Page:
Traditional rodent models of Pavlovian fear conditioning assess the strength of learning by quantifying freezing responses. However, sole reliance on this measure includes the de facto assumption that any locomotor activity reflects an absence of fear. Consequently, alternative expressions of associative learning are rarely considered. Here we identify a novel, active fear response ('darting') that occurs primarily in female rats. In females, darting exhibits the characteristics of a learned fear behavior, appearing during the CS period as conditioning proceeds and disappearing from the CS period during extinction. This finding motivates a reinterpretation of rodent fear conditioning studies, particularly in females, and it suggests that conditioned fear behavior is more diverse than previously appreciated. Moreover, rats that darted during initial fear conditioning exhibited lower freezing during the second day of extinction testing, suggesting that females employ distinct and adaptive fear response strategies that improve long-term outcomes.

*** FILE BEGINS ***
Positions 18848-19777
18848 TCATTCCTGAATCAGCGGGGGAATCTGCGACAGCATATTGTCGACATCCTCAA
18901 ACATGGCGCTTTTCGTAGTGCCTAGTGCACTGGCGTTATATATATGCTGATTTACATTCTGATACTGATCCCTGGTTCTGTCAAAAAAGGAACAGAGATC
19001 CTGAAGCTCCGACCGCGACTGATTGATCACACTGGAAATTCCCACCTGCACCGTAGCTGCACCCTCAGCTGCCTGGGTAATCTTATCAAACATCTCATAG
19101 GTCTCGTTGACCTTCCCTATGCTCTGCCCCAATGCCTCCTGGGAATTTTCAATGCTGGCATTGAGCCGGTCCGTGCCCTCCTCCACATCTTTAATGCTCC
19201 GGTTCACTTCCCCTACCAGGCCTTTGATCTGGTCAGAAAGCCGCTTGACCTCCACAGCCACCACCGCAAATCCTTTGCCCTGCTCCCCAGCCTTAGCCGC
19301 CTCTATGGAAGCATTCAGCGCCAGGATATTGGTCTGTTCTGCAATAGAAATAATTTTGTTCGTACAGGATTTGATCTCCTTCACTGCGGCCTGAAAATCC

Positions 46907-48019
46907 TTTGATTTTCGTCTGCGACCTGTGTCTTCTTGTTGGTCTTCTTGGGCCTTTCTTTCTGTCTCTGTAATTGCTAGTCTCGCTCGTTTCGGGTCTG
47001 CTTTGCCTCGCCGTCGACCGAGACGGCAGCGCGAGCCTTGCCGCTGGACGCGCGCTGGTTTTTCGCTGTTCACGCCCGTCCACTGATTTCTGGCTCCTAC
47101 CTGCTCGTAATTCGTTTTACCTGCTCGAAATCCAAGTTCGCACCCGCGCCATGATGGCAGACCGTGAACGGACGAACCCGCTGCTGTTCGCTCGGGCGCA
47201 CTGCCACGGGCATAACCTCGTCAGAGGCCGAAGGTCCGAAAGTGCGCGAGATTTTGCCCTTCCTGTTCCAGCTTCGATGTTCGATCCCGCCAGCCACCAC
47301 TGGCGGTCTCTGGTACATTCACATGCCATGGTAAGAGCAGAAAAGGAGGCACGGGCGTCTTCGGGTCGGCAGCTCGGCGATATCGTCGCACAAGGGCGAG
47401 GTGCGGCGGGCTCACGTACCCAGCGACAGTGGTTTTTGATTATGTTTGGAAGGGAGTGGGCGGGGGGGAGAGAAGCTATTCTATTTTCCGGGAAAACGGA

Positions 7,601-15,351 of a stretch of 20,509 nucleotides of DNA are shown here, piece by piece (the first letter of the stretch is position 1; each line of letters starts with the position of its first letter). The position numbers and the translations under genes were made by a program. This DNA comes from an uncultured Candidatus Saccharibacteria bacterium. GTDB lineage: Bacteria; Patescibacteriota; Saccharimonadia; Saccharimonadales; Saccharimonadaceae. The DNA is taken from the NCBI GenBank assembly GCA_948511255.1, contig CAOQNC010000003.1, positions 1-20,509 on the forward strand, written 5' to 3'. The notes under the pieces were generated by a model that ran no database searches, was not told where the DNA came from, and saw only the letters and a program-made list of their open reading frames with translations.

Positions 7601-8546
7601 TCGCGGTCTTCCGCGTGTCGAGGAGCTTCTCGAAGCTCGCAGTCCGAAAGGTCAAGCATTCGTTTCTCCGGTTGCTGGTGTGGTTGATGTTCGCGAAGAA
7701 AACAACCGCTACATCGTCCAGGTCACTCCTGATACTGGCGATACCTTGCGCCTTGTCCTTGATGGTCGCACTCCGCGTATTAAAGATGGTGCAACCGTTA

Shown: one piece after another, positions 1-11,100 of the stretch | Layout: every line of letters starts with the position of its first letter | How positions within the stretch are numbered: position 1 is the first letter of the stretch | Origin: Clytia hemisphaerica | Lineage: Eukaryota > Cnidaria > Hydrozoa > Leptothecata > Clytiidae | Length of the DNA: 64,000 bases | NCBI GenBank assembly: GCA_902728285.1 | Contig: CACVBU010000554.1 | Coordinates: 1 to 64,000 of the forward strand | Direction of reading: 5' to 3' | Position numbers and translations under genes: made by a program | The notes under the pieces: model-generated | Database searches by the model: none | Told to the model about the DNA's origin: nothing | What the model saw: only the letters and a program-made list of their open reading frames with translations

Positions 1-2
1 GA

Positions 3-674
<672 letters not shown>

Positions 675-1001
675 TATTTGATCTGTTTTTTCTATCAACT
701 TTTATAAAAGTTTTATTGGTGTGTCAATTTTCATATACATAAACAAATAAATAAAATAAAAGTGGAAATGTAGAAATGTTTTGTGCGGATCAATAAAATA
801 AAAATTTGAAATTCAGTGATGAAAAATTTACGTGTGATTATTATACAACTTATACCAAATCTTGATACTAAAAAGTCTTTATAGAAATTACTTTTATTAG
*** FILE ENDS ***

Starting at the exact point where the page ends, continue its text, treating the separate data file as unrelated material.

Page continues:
Animal experimentation: All procedures were conducted in accordance with the National Institutes of Health Guide for the Care and Use of Laboratory Animals and were approved by the Northeastern University Institutional Animal Care and Use Committee protocol # 12-0102R.
- Peggy Mason, Reviewing Editor, University of Chicago, United States
© 2015, Gruene et al.
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